My parents were accomplished bridge players and starred in the one game held Thursday nights in Lancaster, PA. My father retired from family medicine at age 53 due to a failing heart. He and my mother wintered in Florida, playing bridge together exclusively until he died. After that, bridge became a lifeline for my mother. She is now in her 90s and has earned more than 6,000 masterpoints.
I learned the game during my sophomore year at Brandeis University where I became president of the bridge club. Bridge was popular in New England and there was good competition with other universities such as Harvard and MIT.
My first foray into tournament bridge was a Friday master pairs game held at a Boston sectional. I played with my then girlfriend and we rolled up a 23% game. Everyone commented on how nice it was to have young people playing and then proceeded to rip us to pieces.
I began to take bridge seriously while attending medical school in Philadelphia. By the third year I was making The McKenney list. In those days the regional winners were photographed for the ACBL Bulletin. I did my best to hide the magazine from my parents. My excellent partners continued to improve my game. I played with Billy Gough, Joey Livezey, Jay Apfelbaum, Craig Robinson, Arnie Fisher and Dave Treadwell.
In my second year of Medical School I met Carole Gold at the Lancaster Regional. It was love at first sight for me and we were married in 1979. Carole taught bridge in Lancaster inspiring her students to play and to eventually teach bridge themselves. Soon there were five games per week.
When I joined my father in family medicine work consumed most of my time. I played infrequently for 15 years. For 10 of those years I worked alone. The fall nationals came to Lancaster in 1989. Three friends and I entered the North American Swiss Teams, a six-session event. My partner Ken Meyer and I played a Precision system and our teammates Eugene Gardner and Ed Shapiro played a Blue Team Club. I worked during the event with morning office hours and hospital rounds. I am on the short list of national champions who worked and took calls while winning. The final day featured very strong competition. In his New York Times article, Alan Truscott called us “The Cinderella Team.” Actually, we were “Princes Charming” — a regular team and partnerships who had achieved much success.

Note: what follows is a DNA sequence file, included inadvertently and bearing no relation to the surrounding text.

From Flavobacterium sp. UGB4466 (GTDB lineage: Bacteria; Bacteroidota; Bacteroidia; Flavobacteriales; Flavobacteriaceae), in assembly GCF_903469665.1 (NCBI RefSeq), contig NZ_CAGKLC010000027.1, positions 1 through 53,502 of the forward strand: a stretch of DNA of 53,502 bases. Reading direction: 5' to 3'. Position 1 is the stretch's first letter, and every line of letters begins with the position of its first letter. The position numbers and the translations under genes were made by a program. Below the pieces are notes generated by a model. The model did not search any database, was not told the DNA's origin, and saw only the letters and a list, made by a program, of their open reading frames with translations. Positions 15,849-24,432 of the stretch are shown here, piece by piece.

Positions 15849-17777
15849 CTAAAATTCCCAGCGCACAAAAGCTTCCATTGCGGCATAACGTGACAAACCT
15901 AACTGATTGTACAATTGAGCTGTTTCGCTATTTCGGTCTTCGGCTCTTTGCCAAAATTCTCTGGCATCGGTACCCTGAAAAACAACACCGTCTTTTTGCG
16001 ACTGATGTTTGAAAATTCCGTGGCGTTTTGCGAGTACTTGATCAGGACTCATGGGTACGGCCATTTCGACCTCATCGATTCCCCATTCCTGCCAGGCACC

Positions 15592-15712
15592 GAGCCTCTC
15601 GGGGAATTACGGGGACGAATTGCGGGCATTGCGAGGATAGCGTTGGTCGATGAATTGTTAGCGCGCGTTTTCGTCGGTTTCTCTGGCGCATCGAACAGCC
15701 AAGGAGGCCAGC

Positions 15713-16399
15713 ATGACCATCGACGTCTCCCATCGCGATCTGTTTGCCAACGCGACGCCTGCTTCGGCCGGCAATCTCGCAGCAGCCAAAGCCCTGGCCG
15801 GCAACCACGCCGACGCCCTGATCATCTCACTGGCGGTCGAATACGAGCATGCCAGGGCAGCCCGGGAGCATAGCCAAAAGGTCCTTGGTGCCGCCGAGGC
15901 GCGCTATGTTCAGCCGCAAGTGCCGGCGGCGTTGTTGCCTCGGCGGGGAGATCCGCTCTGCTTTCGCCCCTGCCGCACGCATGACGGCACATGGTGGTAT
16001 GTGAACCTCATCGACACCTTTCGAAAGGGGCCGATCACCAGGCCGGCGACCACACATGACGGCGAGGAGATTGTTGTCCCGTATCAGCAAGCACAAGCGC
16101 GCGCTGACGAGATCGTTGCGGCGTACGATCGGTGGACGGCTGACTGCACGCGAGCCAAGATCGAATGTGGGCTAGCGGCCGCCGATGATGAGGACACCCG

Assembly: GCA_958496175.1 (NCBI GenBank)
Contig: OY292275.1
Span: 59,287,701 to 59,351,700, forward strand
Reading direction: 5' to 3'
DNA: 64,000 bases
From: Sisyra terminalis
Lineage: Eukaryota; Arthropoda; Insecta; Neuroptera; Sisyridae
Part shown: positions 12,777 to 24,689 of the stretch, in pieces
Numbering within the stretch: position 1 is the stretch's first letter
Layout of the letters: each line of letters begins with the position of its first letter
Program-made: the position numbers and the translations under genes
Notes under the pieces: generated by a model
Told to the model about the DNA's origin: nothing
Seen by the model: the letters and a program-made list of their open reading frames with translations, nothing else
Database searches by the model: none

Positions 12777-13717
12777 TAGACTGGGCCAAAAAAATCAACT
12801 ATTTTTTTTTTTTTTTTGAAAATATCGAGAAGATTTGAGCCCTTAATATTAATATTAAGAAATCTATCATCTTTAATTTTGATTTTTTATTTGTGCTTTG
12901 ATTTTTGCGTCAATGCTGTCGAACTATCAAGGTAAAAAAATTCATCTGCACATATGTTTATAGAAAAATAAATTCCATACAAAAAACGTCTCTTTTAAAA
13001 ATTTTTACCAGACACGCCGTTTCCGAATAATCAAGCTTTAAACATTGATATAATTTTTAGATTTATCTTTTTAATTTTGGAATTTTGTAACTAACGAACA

In the late ‘90s, Carole and I became snowbirds buying a home in Scottsdale, AZ. I continued working in Lancaster and gradually spent more time in AZ. Our son Stephen Gold, a wonderful physician, slowly took over management of the practice and we remain independent today. We also have a daughter Gale Gold Nichols who is Executive Director of the Kelly School of Business MBA Program at Indiana University. We now spend about half our time in Scottsdale and play much more bridge.
We enjoy the bridge in the West. Carole and I have played many tournaments and have had excellent results with our dear friends Buddy Marsh and Marianne Spanier. I have an excellent partnership with Markland Jones and consider other fine players like Ben Blacik, Ken Titow, Harv Sidhu and Ken Klein to be friends and partners. To say bridge has been a large part of my life would be an understatement. As we all know, bridge is a fascinating and challenging game. I would not have met my beautiful and talented wife were it not for bridge. We have made many wonderful friends in Arizona through bridge. Bridge helped us acclimate to our new home in Scottsdale. We hope to see everyone back at the table soon.
District 17 is one of 25 geographically defined Districts of the American Contract Bridge League (ACBL), a membership organization whose mission is to promote, grow and sustain the game of bridge. D17 is home to over 8,500 of the approximate 150,000 members of the ACBL.